“It’s clear that they’re willing to throw bombs at people to get their point across,” said Warren Lipka, a journalist currently reporting on the economic crisis in Greece.
For the past two weeks, Lipka, a senior English major at Temple and freelance reporter for RAW TV, has been immersed in what he calls the “universal frustration” of Greece’s current economic situation. When the economic crisis came to a head last week, RAW TV sent Lipka to Greece to cover the events firsthand.
He’s seen protests involving bombs, tear gas and riot police. He’s seen Greece close its banks due to a lack of physical currency. He’s spoken to Greeks personally on how they feel about the crisis, and how they believe it should be solved.
“The overall vibe of Greece right now is frustration,” Lipka said. “The Greeks see themselves, perhaps rightfully so, as victims to outside sources. …They’re angry.”
On July 5, Greek citizens voted in a national referendum to oppose austerity measures. The strict austerity measures imposed by Greece will limit government spending substantially in an effort to control public-sector debt.
However, on July 15, the Parliament in Greece did exactly the opposite, voting in favor of implementing austerity measures and remaining a part of the European Union, “essentially because leaving the EU would be worse than [staying],” Lipka said.
In response to Parliament’s decision, there was an “upswell of protests from the left,” he added, with different subgroups, like communists, Marxists and anarchists, all protesting Greece’s decision to stay in the EU.
“[Wednesday] night, one of the subgroups, primarily young extremists, decided to throw bombs at police,” Lipka said. “Then, the police hit the crowd with tear gas.”
Despite those violent protests by young extremists, Lipka said that the vast majority of protesting in Greece is peaceful.
“Most of the Greeks that I’ve talked to were surprised by the violence,” he said.
According to Lipka, some Greeks are in favor of a free market response; they see reform and austerity measures as viable solutions. Others believe that austerity will not work, and that it infringes on their rights.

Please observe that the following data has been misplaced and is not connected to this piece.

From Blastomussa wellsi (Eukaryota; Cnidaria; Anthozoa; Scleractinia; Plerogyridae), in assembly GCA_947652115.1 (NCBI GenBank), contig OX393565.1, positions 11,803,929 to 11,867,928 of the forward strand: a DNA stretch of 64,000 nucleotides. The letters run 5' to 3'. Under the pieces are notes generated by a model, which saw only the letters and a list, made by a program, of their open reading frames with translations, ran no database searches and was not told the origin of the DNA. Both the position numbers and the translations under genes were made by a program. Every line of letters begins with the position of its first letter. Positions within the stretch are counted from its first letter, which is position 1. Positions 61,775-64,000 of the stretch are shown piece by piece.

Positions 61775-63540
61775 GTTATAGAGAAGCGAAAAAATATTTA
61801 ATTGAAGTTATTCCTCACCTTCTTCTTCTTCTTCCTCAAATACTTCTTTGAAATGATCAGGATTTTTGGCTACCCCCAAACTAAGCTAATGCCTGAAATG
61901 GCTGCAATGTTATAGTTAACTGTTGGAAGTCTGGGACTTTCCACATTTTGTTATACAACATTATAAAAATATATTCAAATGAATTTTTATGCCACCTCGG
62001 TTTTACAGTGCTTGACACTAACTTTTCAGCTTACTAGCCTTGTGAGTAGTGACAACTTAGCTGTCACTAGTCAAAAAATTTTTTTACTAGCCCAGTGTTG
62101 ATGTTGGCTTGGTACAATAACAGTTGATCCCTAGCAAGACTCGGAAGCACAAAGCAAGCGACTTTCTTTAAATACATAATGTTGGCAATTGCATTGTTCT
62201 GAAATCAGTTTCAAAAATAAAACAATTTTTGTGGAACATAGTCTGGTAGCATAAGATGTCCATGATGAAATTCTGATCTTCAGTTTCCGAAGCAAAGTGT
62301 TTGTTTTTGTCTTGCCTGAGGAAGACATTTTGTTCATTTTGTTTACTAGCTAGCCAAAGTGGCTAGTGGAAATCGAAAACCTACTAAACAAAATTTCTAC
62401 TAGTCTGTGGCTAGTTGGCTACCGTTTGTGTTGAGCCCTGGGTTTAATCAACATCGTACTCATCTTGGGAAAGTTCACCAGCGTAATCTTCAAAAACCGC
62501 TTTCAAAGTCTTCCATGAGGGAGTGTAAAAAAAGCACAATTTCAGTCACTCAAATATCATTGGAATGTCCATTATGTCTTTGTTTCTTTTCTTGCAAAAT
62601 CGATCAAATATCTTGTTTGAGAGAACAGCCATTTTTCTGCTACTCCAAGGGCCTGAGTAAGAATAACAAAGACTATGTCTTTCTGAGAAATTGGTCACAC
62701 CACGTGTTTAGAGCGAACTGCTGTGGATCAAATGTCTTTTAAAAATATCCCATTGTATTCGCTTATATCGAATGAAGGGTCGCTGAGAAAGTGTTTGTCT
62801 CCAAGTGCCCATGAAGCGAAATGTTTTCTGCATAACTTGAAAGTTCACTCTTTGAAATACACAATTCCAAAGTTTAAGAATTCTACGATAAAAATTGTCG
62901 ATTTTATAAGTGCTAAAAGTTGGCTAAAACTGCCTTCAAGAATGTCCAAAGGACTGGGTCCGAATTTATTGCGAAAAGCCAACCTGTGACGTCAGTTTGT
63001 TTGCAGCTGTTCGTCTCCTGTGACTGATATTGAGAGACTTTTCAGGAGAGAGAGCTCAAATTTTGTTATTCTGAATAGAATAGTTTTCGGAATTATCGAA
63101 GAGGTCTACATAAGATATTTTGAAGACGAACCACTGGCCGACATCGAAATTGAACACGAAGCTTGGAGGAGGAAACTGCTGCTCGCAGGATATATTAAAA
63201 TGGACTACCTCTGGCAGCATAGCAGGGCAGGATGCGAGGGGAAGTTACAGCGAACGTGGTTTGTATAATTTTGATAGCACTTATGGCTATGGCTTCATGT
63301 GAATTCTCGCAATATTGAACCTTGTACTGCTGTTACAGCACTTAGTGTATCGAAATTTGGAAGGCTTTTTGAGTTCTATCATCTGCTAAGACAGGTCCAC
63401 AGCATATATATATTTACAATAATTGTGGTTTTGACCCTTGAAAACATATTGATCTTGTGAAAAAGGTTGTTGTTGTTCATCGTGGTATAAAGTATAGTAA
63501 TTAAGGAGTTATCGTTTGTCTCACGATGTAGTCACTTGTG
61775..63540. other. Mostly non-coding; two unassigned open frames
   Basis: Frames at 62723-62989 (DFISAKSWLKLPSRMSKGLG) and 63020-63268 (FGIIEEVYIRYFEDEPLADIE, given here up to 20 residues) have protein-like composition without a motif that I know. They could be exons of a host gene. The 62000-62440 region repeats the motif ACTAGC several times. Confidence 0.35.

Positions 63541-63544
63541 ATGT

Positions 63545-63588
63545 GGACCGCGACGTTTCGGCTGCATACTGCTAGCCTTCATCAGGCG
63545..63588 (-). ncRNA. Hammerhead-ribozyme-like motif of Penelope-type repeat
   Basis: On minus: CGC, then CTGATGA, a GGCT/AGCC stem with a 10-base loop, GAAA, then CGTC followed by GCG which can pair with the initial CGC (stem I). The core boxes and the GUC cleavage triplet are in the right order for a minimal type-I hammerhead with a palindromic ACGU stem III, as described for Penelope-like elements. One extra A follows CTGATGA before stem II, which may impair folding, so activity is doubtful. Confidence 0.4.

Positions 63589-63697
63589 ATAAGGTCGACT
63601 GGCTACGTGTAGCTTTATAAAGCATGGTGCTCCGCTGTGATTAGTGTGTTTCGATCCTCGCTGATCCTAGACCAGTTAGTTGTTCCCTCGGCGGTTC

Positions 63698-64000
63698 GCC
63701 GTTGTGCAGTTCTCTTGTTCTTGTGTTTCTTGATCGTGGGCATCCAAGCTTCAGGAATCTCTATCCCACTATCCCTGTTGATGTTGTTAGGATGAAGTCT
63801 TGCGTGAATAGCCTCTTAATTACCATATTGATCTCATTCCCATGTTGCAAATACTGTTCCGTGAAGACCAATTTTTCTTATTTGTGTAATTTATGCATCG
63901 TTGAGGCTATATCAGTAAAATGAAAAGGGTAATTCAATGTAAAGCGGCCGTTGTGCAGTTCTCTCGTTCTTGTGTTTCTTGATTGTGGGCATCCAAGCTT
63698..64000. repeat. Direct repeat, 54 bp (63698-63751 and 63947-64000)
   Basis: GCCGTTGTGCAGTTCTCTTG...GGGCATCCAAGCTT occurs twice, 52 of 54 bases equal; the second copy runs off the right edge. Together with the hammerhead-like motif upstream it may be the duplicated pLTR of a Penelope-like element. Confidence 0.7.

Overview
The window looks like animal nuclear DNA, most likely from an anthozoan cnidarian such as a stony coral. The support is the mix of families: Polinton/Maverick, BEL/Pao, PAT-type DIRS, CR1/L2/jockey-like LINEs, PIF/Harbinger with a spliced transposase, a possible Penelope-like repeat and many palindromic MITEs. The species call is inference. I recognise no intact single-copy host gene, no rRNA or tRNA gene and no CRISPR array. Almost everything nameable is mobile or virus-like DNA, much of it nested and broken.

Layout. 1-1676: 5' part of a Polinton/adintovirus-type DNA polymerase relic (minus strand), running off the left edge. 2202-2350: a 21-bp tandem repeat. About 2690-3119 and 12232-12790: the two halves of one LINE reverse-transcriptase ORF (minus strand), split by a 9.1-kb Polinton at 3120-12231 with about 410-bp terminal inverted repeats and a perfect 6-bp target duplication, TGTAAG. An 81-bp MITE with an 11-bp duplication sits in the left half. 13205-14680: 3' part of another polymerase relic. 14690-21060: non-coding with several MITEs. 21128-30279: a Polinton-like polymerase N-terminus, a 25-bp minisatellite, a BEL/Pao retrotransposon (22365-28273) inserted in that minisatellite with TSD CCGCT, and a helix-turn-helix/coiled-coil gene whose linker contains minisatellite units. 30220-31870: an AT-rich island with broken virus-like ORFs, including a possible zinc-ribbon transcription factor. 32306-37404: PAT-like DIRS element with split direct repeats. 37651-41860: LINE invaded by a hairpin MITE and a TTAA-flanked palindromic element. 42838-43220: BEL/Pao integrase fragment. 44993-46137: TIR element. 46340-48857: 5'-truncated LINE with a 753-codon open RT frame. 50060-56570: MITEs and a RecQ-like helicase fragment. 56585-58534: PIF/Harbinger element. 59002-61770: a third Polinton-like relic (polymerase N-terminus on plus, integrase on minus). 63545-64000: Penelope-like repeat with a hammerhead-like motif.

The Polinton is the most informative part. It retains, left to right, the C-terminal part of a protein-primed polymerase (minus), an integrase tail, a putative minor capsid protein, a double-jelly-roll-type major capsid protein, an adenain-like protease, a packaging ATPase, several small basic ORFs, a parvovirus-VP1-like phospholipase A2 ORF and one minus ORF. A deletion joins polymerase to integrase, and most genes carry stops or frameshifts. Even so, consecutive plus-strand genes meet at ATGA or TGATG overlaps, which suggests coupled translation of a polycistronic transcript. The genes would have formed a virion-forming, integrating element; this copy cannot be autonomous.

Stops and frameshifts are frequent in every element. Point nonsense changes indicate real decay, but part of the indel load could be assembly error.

“[Greeks] are in a moment where they can’t really see anything good coming out of this,” Lipka said. “No one wants to be hopeless.”
Lipka said that after conducting about a dozen interviews with the Greek people, he has noticed that the concerns of the citizens are often very similar to the concerns of American citizens.
“There’s a lot of overlap between the Greeks’ grievances and grievances that Americans would recognize,” he said. “Whether it’s the [American] financial crisis, or the burst of the housing bubble or the place of government in private life, these are all things that currently resonate in Greece.”
The main difference between Greeks and Americans, Lipka said, is that Greeks are more willing to accept the consequences of capitalism while Americans often ignore the fundamental issues with capitalism, like environmental degradation and class differences. When people do consider these problems, they’re usually labeled socialists, he added, while Greeks are “attuned to the idea that capitalism may not be the end all be all.”
“When you get down to it, this is a crisis of capitalism,” Lipka said. “It’s a crisis of integration, and it’s a crisis of distribution of wealth. The greater issue here is capitalism.”
Michaela Winberg can be reached at firstname.lastname@example.org.